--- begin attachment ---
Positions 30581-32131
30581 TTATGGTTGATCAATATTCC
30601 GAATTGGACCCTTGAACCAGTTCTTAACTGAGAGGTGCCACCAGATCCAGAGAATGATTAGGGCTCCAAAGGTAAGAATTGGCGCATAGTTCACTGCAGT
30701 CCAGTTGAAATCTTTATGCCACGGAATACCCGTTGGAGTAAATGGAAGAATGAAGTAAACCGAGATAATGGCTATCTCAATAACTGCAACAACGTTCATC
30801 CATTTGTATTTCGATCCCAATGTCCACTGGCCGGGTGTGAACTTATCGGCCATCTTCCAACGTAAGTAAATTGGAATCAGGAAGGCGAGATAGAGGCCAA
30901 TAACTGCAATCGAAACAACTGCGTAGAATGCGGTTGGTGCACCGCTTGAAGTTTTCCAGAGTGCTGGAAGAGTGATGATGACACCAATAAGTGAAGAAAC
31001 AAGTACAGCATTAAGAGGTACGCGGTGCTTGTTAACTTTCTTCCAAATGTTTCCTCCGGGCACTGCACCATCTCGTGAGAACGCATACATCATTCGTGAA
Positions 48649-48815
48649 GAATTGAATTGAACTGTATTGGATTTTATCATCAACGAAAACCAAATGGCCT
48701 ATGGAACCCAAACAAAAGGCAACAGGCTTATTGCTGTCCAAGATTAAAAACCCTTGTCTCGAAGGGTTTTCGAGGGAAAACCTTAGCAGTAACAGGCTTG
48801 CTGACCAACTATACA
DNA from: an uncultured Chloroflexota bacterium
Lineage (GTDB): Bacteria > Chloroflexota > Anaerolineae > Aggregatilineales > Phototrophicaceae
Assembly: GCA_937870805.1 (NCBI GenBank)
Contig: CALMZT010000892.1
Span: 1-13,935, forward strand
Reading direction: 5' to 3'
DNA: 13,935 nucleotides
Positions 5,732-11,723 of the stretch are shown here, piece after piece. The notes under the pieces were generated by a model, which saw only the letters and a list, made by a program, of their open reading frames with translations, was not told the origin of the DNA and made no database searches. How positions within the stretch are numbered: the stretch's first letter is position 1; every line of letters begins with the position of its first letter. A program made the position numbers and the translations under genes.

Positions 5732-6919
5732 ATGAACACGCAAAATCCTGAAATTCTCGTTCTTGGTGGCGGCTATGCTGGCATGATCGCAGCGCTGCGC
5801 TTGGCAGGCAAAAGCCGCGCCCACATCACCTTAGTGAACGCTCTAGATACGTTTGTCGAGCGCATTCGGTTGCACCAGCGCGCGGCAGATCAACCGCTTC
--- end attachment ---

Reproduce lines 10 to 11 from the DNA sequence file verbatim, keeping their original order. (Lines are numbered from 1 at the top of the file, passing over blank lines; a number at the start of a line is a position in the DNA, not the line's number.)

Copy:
48701 ATGGAACCCAAACAAAAGGCAACAGGCTTATTGCTGTCCAAGATTAAAAACCCTTGTCTCGAAGGGTTTTCGAGGGAAAACCTTAGCAGTAACAGGCTTG
48801 CTGACCAACTATACA